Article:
, NAIROBI, Kenya, Jun 26 – “We need to name this thing…we need to name for what it is. It is criminal, it is evil and it is acceptable,” Justice Patrick Kiage, Judge of the High Court advised delegates attending the Regional Conference on Countering Violence Extremism.
Kiage during the second day of the forum on Friday noted that for terrorism and its ‘catalyst’; violent extremism to be defeated, Kenya and the region must ‘loudly’ speak against the vice.
“The perpetrators are not insane; they calculate and do these things. They are criminally responsible for doing these things (killing),” he said. “To call them animals, is giving animals a bad name.”
Failure to speak out about terrorism, he noted will only encourage terrorist in causing more pain saying, “Being neutral only help the tormentor and not the victim.”
The Judge was ardently contributing during the high powered conference with delegates coming from across the world in a bid to develop an effective National Counter Violent Extremism (CVE) plan.
The session was aimed at identifying the key actors and constituencies in developing an inclusive national CVE plan.
Kiage challenged respective Government to also ensure there is equal distribution of resources to deny terror groups from using that to gain ground.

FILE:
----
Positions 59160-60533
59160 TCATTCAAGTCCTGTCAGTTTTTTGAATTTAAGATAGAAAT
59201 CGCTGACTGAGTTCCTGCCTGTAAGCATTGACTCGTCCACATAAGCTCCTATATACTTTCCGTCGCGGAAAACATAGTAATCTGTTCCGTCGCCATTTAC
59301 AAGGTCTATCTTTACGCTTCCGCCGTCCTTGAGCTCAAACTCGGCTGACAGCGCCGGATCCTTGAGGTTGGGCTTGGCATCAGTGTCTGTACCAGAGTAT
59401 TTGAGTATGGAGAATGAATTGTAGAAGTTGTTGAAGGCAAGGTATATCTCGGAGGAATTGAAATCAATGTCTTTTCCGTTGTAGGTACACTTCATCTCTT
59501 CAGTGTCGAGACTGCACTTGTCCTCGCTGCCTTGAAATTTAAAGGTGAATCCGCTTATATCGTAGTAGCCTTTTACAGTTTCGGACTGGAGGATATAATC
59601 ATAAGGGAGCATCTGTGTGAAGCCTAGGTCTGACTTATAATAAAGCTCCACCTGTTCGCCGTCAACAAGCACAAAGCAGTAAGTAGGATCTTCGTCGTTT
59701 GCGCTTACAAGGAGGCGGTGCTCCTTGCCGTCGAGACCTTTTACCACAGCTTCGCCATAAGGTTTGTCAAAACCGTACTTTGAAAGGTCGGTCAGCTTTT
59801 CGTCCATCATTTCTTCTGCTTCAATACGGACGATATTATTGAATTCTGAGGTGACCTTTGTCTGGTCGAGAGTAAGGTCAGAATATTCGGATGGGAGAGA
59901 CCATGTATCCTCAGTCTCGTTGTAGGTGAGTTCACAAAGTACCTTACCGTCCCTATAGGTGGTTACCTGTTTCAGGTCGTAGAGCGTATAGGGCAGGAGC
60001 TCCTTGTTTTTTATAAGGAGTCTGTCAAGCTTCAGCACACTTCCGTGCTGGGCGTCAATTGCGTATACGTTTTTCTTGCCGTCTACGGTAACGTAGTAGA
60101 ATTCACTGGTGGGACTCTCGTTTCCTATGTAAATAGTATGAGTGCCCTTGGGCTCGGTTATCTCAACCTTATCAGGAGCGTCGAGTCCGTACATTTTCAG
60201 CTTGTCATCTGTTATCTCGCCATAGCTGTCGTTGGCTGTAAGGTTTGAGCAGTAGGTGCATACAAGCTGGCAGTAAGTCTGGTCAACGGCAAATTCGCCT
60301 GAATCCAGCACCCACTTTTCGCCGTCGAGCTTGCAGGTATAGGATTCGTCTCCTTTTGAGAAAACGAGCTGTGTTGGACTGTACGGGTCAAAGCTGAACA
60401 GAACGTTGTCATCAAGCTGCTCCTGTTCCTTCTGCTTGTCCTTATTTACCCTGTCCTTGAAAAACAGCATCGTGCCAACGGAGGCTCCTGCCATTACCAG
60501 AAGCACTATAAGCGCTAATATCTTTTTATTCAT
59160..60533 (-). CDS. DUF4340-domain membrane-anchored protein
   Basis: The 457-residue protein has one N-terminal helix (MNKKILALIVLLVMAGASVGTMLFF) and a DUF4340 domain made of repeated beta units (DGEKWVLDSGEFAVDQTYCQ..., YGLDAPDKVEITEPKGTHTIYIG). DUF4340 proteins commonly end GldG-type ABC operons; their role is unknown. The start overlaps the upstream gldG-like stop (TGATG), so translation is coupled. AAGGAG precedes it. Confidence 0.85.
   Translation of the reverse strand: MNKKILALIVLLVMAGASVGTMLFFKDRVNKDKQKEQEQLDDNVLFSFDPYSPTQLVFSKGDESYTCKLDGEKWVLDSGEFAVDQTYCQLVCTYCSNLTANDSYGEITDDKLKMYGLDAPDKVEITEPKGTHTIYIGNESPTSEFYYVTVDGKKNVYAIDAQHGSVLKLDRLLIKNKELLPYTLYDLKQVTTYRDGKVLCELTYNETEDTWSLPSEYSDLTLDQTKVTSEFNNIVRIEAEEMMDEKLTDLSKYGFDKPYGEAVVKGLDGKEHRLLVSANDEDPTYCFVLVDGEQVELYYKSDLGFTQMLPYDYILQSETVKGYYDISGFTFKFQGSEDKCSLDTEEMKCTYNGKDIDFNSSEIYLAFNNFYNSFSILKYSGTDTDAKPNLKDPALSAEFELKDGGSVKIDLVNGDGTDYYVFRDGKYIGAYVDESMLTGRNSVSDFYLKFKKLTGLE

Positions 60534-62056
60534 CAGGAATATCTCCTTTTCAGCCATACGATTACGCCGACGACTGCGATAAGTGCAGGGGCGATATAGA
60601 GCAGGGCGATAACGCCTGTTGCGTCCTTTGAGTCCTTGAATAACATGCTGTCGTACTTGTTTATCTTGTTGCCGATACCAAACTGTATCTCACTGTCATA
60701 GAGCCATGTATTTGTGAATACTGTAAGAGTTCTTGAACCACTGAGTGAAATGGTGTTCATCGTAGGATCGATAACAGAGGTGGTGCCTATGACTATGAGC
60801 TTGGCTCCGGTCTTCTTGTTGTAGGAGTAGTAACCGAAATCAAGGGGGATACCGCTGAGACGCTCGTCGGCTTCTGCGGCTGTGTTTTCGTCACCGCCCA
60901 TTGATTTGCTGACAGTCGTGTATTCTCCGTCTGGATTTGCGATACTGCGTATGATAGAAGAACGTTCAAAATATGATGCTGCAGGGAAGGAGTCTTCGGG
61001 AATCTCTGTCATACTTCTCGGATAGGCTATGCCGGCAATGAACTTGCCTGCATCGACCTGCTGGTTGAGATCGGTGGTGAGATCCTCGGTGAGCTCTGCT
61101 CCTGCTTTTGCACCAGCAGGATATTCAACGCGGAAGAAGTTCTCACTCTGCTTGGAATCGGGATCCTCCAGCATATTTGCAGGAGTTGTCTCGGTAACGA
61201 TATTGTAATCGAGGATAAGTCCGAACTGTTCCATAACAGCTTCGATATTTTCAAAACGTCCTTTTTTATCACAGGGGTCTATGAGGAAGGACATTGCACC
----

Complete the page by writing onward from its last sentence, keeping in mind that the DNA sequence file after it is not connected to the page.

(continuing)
Other than social –economic issues, he cautioned that profiling of people on religious or ethnic background also worsens the situation.
During the forum, religious leaders in Kenya and the region were tasked to develop an appealing counter narrative that will promote tolerance among people of different faiths.
Various delegates said the religious institution were yet to do enough in countering the violent narrative being promoted by terror groups.
One of the panellist and the Director of Arigatou International Mustafa Ali cautions that terror groups like Al Shabaab wants to promote violence as a legitimate path in attaining a goal of suppressing the rights and prerogatives of other social, cultural and religious groups.
“Violent extremist are ahead of the curve and we (religious institutions) are below the curve and they are doing much more than we are doing,” he pointed out.
Canon Francis Omondi, a pastor in Anglican Church of Kenya in Garissa County on his part challenged religious leaders to be sincere in fighting terror and radicalization of youths.
“Narratives are important but communicating them needs the most sufficient ways. We could come up with solutions and ideals here but if it does not get to the people on the grassroots and to every corner to every house, this will be as good as dead,” he said.
The conference will be closed on Saturday by President Uhuru Kenyatta.
The president will also receive various recommendations that will guide on how the region will approach terror activities.